Using my iPad to navigate our way through a busy anchorage, I noticed an email alert slide down from the top of my screen – "Hi Erin, we’d love to feature your client…" It took all of my strength not to tap on it, but I was responsible for keeping us away from the precarious rocks that felt alarmingly close to our fiberglass hull.
My husband was on the bow, ready to drop anchor, my three children were nearby in the cockpit, exclaiming the clear turquoise water that surrounded us.
Anchoring required concentration, and I didn’t need the distraction, but my mind raced as I tried to remember which outlet the journalist worked for, crossing my fingers it was a large one.
I had never intended to live on a boat; in fact, I never imagined I’d be running a PR agency afloat, but it’s funny how life turns out.
It was a documentary on sailing that sparked our interest one fateful night. We had never owned a boat before – never entertained the idea of selling it all and sailing away. But a young girl called Laura Dekker had sailed around the world at the age of 14, and if she could do it, why couldn’t we?
Over a period of two years, we learned how to sail, sold most of our belongings, and eventually flew from Australia on one-way tickets to the Caribbean, where we saw our newly purchased vessel in the flesh for the very first time. She was a solid seagoing yacht, capable of taking us around the world.
At that stage, we had no idea what we were doing, but we knew we’d figure it out.
Eighteen months later we left the Caribbean and sailed 2,500nm across the Atlantic Ocean, arriving to the sight of green pastures and terracotta roofs. The archipelago of the Azores was like nothing like we had seen before – nine volcanic Portuguese islands in the middle of the Atlantic Ocean.
Finding my niche
I was in the early days of my business, freelancing for a few clients and writing for sailing magazines on the side. I didn’t even have a business name at that stage, let alone a dream of running a PR agency.
With a background in government communications, I had no idea what I was really doing.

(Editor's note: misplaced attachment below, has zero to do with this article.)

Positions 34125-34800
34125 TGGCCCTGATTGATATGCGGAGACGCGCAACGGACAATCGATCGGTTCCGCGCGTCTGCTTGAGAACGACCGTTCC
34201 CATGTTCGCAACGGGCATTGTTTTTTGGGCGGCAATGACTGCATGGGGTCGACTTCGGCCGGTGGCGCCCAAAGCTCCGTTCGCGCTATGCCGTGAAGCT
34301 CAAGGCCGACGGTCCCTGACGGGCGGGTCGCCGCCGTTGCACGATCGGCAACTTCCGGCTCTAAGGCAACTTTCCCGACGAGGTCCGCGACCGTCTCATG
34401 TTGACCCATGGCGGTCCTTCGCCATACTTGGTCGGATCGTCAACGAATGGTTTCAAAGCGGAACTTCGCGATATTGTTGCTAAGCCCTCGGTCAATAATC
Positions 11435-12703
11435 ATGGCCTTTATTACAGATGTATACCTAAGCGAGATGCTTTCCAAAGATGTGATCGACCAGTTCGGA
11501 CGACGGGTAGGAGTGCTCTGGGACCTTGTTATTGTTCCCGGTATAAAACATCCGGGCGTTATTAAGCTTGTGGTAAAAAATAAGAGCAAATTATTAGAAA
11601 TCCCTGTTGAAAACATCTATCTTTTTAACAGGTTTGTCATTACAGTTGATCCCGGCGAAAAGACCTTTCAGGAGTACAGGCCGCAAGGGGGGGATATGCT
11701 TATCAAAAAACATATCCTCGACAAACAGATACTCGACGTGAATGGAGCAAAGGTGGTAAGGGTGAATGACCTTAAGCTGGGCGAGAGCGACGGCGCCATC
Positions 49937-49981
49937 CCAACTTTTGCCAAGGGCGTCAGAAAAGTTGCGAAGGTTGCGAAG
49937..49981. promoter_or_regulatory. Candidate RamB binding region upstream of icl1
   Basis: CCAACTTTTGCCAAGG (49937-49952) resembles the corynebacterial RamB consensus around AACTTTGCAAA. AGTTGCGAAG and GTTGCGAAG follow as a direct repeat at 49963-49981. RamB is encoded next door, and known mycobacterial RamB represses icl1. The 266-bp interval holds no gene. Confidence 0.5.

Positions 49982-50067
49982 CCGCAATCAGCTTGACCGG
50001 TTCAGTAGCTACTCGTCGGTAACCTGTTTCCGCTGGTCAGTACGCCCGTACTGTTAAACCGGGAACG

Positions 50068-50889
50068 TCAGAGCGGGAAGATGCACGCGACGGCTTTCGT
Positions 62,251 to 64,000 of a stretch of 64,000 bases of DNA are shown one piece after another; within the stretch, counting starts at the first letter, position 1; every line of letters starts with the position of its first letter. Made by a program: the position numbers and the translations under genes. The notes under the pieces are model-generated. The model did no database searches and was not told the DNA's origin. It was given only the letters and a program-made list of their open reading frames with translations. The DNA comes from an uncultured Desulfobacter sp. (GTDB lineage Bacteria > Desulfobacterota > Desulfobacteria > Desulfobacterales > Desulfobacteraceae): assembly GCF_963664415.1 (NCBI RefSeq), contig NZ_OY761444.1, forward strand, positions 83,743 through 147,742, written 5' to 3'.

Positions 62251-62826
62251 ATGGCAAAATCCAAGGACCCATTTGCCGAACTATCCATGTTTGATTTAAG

So, when the world's second-largest YouTube sailing channel asked me to help them with some ’marketing’ after interviewing them for a magazine article, I almost fell off my chair. Before I knew it, I was Googling the difference between editorial and advertorial, pitching editors, and securing collaborations and major features.
I eventually grew my new client's channel by over 180,000 thousand subscribers and realised that PR was perfect for my skill set and personality.
In February 2020 life changed for everyone, and we found ourselves back home in Australia, trying to work out whether boat life really was right for us. After 12 months in the familiar confines of land life, we knew the answer was a resounding yes.
Taking the plunge
We sold our home and everything we owned, applied to the Australian government for permission to leave the country and returned to the vessel that had previously been our floating home for almost two years – ROAM.
By this stage, my PR agency had grown considerably and I spent my days juggling clients, building a team, and navigating our way safely through cerulean waters by day and cobbled streets by night.
We sailed to mainland Portugal while I conducted client calls, and along the Spanish coast, while preparing proposals and prepping pitches. I worked flexible full-time hours during the day and wandered town squares and sipped sangria by night.
The rough with the smooth
Running a PR agency from a yacht sounds idyllic, but it can also be challenging. Sure, I might visit the beach during my lunch break or sunbake on the deck after a mid-morning dip.
But I also have to deal with the lure of a new city outside of my cabin on sweltering hot summers days, knowing end-of-month reports are due and the exploration with my family will have to wait. Or deal with the rumble of the generator over team meetings when power or water on the boat is low.
However, living on a boat is just that – living. I feel alive on the water, constantly challenged and inspired by our changing environment and the people we meet.
Agency chief or part-time pirate?
While COVID-19 has been there in the background, we have been in our own bubble, barely affected and blissfully unaware.
Life is simple on a yacht, leaving me with the mental capacity to run my business without having to wear a thousand hats. And how better to relate to our clients than to literally live the lifestyle we represent? With a solid internet connection thanks to local sim cards and a 4G modem mounted on our mast, I am able to work from almost anywhere in the world, and I wouldn't have it any other way.
Following our crazy idea allowed me to find my dream career – PR agency owner and part-time pirate!
Erin Carey is the director of Roam Generation, a travel and lifestyle PR agency that works with marine and travel-based brands including yacht company Sail LUNA, tour company WorldTowning Voyages, and safe boating app Deckee.